At the age of 15, George Matheson (1842-1906) was told by doctors that his shadowy eyesight would soon become total blindness. However, that setback did not stop the teenager from enrolling in the University of Glasgow, Scotland, in 1857 where he graduated with a Master of Arts with first-class honours in 1862.
Matheson eventually lost his eyesight during the years when he was studying theology in preparation for the Christian ministry. His devoted sisters aided him in his theological study by mastering Hebrew, Greek and Latin. But even their love and devotion could not mend his broken heart when Matheson’s fiancée broke off their engagement by returning his ring and writing: “I cannot see my way clear to go through life bound by the chains of marriage to a blind man.”
Broken but not crushed, Matheson never married but went on to become a poetic, eloquent preacher and well-loved parish minister of the Scottish Church. He was 40 years of age when one of his sisters got married in 1882. Old wounds of heartbreak and rejection opened as he sat alone in his study in the parish of Innellan, Argylshire (western Scotland), brooding over his sorrow.
From the depths of his despair, Matheson reached out in faith and laid claim to an eternal love that would never be broken. In a few minutes, he penned the four stanzas of his great hymn, ‘O Love That Wilt Not Let Me Go’.
Matheson recounted: “I was alone in the manse on the night of my sister’s wedding… Something happened to me, which caused the most severe mental suffering… The hymn was the fruit of that suffering… It was the quickest bit of work I ever did in my life… I had the impression of having it dictated to me by some inward voice rather than of working it out myself.”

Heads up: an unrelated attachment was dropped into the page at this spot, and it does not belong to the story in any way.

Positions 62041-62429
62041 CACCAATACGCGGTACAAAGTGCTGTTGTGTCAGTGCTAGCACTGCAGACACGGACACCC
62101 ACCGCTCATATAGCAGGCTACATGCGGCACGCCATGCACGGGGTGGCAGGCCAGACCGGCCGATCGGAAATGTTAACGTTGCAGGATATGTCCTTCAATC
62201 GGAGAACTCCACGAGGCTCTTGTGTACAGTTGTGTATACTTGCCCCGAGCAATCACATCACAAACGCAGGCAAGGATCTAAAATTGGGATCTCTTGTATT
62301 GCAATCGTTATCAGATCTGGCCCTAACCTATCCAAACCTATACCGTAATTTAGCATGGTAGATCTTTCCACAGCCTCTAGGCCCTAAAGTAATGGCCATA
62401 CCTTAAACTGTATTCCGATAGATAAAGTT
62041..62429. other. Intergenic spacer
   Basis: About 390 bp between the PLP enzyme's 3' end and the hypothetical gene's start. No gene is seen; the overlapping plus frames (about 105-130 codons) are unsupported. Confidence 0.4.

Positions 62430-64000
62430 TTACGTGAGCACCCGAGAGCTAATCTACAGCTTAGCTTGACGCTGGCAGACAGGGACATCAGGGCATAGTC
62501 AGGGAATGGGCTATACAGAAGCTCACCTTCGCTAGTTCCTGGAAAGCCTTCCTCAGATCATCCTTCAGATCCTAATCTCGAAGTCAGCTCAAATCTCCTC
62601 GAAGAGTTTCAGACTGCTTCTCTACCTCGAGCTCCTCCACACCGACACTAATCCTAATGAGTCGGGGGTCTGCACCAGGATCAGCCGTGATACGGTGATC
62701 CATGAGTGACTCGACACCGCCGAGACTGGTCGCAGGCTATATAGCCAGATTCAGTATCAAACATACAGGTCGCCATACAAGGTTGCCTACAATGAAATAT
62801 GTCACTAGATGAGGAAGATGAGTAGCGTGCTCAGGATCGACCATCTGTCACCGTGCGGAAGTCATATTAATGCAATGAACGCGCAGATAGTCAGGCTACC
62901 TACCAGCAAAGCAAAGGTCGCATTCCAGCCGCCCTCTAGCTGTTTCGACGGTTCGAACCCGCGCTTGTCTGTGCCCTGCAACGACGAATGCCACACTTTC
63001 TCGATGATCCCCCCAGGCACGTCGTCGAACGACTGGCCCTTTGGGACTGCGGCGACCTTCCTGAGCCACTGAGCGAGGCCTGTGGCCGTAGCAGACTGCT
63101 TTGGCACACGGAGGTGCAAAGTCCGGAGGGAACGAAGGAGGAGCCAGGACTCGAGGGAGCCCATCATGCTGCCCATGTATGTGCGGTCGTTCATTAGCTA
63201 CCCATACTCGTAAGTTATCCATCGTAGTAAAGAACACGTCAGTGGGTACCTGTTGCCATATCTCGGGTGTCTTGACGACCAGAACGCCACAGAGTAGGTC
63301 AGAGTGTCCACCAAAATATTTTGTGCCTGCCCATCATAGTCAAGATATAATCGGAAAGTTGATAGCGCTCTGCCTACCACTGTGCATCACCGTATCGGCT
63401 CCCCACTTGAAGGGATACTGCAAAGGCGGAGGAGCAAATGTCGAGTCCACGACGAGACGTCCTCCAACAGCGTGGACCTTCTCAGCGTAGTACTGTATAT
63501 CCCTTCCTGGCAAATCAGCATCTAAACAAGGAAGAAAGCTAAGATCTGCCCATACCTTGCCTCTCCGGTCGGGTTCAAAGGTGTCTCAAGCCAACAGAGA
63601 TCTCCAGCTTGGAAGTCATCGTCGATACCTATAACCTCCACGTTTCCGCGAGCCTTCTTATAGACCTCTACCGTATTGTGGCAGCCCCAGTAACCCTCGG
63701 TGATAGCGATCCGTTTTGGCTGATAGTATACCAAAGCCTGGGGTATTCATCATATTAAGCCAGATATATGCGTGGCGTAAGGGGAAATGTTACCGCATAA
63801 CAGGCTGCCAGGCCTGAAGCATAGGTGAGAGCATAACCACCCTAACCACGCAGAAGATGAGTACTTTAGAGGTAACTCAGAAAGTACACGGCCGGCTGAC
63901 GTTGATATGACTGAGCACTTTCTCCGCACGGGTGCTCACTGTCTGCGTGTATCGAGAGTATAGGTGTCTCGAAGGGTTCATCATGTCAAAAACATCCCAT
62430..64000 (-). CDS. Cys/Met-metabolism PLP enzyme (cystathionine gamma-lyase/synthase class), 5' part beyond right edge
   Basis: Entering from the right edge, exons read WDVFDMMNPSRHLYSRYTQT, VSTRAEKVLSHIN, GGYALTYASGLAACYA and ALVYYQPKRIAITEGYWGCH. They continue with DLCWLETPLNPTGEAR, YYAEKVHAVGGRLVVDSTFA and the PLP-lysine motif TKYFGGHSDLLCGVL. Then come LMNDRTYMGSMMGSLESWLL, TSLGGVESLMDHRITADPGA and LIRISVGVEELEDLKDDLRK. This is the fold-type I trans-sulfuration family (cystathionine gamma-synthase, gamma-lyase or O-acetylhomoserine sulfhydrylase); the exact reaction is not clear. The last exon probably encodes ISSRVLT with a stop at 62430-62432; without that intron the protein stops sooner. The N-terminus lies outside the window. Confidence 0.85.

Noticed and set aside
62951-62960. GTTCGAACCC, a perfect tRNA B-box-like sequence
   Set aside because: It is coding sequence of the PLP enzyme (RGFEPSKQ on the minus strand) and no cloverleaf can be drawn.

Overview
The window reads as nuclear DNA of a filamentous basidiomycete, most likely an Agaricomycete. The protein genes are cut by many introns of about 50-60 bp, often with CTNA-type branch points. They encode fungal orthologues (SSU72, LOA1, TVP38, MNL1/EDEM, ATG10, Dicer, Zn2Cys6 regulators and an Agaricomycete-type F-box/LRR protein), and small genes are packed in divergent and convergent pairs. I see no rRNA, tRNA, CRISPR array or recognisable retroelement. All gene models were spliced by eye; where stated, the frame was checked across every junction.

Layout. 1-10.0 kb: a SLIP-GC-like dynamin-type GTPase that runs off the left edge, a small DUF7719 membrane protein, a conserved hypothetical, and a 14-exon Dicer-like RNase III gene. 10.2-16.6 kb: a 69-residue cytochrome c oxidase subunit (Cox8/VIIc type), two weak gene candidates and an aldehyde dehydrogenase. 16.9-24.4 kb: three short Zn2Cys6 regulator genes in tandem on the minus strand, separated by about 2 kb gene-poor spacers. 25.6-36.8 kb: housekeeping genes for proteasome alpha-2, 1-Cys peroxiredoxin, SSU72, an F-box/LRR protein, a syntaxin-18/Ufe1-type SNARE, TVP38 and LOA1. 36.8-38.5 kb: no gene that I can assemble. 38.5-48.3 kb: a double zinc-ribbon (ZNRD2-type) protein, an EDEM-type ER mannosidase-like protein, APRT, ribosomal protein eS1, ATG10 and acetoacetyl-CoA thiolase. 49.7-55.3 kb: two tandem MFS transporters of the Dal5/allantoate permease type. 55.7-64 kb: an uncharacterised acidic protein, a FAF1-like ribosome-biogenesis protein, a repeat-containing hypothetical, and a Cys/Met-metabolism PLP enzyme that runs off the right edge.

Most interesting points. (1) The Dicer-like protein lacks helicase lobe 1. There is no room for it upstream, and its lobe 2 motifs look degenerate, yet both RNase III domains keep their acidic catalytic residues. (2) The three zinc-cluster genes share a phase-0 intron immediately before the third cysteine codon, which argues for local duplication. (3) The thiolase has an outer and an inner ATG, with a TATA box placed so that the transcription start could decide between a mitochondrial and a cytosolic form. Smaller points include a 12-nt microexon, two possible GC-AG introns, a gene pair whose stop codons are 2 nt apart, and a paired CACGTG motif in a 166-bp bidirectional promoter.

Indeed the love that would not let us go was demonstrated by Jesus Christ on the cross of Calvary, where sinners can find rest for their weary souls. The light that follows us all the way gives us sight to see God’s fairer days (stanza 2). The joy that comes in our dark and sorrowful hour points to a cloudless morn (stanza 3). The Cross that raises us when we finally let go will usher us into life without end (stanza 4).
O Love That Wilt Not Let Me Go
(The United Methodist Hymnal, #480)
O Love that wilt not let me go,
I rest my weary soul in thee;
I give thee back the life I owe,
that in thine ocean depths its flow
may richer, fuller be.
O Light that followest all my way,
I yield my flickering torch to thee;
my heart restores its borrowed ray,
that in thy sunshine’s blaze its day,
may brighter, fairer be.
O Joy that seekest me through pain
I cannot close my heart to thee;
I trace the rainbow through the rain,
and feel the promise is not vain
that morn shall tearless be.
O Cross that liftest up my head,
I dare not ask to fly from thee;
I lay in dust life’s glory dead,
and from the ground there blossoms red
life that shall endless be.
Words: George Matheson, 1882
Music: Albert L. Peace, 1884
1 Ernest K. Emurian, Living Stories of Famous Hymns (Grand Rapids, MI: Baker Book House, 1955), 99.
2 Ibid., 99.
3 Frank Colquhoun, A Hymn Companion: Insight into Three Hundred Christian Hymns (Wilton: Morehouse Barlow, 1985), 183.
4 Kenneth W. Osbeck, Amazing Grace: 366 Inspiring Hymn Stories for Daily Devotions (Grand Rapids, Mich: Kregel Publications, 1990), 48.
Picture by suksao/Bigstock.com
Dr Yeo Teck Beng –
is Principal of the Methodist School of Music, and a member of Telok Ayer Chinese Methodist Church.